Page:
Opposites attract? Not so much, says study
Think you’ll find your true match in someone who’s different from you? An American study suggests that probably won’t happen, as humans are drawn to like-minded people.
The study by Wellesley College and the University of Kansas says people in relationships do not gradually become similar – they were already that way to begin with.
“Picture two strangers striking up a conversation on a plane, or a couple on a blind date,” says Assistant Professor of Psychology at Wellesley College Angela Bahns. “From the very first moments of awkward banter, how similar the two people are is immediately and powerfully playing a role in future interactions. Will they connect? Or walk away? Those early recognitions of similarity are really consequential in that decision.”
Bahns says it’s about creating trust, comfort, and cooperation, all things you’re likelier to find in someone who’s similar to you.
“Though the idea that partners influence each other is central in relationships research, we have identified a large domain in which friends show very little change—personality, attitudes and values, and a selection of socially-relevant behaviours,” she says.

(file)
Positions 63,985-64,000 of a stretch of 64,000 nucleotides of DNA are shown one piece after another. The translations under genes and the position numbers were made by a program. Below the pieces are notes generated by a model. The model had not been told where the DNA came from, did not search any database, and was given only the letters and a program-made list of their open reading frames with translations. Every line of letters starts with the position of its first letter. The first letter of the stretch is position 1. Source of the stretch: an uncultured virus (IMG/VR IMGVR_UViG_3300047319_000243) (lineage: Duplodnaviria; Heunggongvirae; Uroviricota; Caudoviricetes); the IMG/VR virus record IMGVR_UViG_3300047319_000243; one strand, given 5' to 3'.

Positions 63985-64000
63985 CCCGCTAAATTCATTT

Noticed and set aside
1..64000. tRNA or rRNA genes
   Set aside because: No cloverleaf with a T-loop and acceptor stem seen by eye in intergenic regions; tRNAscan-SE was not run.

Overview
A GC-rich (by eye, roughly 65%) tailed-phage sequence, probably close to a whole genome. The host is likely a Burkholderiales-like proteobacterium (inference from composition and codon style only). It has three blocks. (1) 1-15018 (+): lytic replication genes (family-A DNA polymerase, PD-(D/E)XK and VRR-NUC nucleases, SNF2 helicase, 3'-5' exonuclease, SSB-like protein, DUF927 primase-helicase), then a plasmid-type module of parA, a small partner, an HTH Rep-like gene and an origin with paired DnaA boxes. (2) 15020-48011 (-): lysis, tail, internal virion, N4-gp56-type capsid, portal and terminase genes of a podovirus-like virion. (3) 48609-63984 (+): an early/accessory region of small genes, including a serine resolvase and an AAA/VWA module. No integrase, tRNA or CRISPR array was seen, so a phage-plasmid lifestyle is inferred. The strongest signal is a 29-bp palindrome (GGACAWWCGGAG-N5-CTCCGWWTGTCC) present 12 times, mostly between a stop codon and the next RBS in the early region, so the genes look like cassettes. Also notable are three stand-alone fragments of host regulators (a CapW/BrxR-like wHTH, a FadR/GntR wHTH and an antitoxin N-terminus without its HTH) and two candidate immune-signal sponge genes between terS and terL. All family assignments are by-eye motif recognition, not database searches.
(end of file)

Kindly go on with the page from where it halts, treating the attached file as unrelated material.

“To be clear, we do not mean to suggest that social influence doesn’t happen in relationships; however, there’s little room for influence to occur when partners are similar at the outset of relationships.”
In fact, the study theorizes people are so dead-set on finding like-minded partners that it could be described as a psychological default.
The study used a technique called “free-range dyad harvesting,” where pairs of people seen interacting in public – whether in a romantic or friendly context – were asked about attitudes, values, personality traits, or behaviours that are important to them. The data was compared to see how similar or different the pairs were.
Researchers found it didn’t make a difference whether the pairs knew each other for a long time or not – they still displayed similarities.
That’s not to say people who are different from you should be avoided – quite the contrary, says Professor of Psychology at the University of Kansas Chris Crandall.
“Getting along with people who aren’t like you is really useful,” says Crandall.
“Friends are for comfort, taking it easy, relaxing, not being challenged — and those are good things. But you can’t have only that need. You also need new ideas, people to correct you when you’re loony. If you hang out only with people who are loony like you, you can be out of touch with the big, beautiful diverse world.”
The study is titled “Similarity in Relationships as Niche Construction: Choice, Stability, and Influence Within Dyads in a Free Choice Environment” and is published in the Journal of Personality and Social Psychology.